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A New Type Ia Supernova in M82

27 Jan 2014, 22:22 UTC
A New Type Ia Supernova in M82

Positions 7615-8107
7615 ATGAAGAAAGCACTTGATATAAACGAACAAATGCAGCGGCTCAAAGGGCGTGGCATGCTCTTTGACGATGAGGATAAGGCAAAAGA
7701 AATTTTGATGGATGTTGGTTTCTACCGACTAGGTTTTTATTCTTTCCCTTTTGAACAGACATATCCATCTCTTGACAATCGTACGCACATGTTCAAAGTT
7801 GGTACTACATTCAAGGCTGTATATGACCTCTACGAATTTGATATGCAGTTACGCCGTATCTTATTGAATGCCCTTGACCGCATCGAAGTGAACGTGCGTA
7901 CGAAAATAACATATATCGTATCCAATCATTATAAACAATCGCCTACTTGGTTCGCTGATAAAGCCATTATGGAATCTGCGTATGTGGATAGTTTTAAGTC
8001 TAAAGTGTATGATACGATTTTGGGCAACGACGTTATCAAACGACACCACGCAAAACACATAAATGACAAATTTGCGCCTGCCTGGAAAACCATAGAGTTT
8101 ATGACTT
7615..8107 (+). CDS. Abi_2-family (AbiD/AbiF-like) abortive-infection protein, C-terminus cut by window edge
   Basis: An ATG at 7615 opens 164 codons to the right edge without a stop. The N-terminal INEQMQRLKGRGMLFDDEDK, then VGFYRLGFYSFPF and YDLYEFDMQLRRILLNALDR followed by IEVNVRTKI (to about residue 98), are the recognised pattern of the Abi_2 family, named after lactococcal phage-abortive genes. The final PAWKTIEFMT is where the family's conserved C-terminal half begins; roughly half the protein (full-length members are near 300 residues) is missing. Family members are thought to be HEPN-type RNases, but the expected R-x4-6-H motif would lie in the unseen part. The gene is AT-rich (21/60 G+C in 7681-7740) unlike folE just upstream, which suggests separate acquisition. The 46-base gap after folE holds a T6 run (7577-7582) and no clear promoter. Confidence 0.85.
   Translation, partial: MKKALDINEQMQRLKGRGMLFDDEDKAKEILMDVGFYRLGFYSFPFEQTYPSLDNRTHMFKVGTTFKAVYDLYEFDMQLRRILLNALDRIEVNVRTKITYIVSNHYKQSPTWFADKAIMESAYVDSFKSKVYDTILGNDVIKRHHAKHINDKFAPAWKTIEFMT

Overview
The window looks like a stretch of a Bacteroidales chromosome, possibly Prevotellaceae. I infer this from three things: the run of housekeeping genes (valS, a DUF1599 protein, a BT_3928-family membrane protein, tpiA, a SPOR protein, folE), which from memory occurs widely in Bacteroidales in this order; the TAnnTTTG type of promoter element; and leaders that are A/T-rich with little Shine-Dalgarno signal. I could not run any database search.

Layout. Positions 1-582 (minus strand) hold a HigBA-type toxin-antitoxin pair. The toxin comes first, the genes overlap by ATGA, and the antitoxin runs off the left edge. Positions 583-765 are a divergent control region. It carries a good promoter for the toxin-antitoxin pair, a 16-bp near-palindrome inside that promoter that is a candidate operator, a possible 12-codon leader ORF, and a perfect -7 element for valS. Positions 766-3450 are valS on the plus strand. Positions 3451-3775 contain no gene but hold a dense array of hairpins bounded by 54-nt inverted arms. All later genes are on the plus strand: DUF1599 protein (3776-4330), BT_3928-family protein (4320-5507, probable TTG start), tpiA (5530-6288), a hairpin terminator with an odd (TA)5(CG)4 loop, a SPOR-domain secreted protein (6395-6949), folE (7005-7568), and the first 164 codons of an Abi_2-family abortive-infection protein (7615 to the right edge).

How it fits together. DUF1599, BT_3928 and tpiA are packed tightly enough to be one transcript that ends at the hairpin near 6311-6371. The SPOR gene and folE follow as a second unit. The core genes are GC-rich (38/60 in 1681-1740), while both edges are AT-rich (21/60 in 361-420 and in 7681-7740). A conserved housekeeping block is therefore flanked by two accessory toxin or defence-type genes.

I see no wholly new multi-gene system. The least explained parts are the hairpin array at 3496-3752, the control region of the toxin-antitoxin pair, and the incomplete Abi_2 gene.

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Just a couple of days ago, a dim, but quickly brightening, supernova was discovered in M82, the beautiful "cigar galaxy." At "only" 12 million light years away, this is the nearest supernova to Earth since 1987 and the nearest Type Ia supernova since 1972. With the enormous changes in our imaging technology since then (including the launch and subsequent improvements to the Hubble Space Telescope), this is a fantastic opportunity for precision measurements of one of the brightest and most mysterious explosions in the universe.The new supernova in M82, discovered by students at the University College London Observatory.  Photo by Adam Block/Mount Lemmon SkyCenter/University of ArizonaDiscovering more about the nature of Type Ia supernovae has been one of the primary goals of the CANDELS project. These supernovae begin as stars like our sun, which have shed their outer layers at the end of their lives and become white dwarfs. White dwarfs are the extremely dense cores of a burned-out star, and although they're only the size of our earth, they have the mass of our entire sun.  The detonation happens when a nearby star adds even more mass onto this dwarf -- when the weight becomes too much, nuclear fusion ignites it ...

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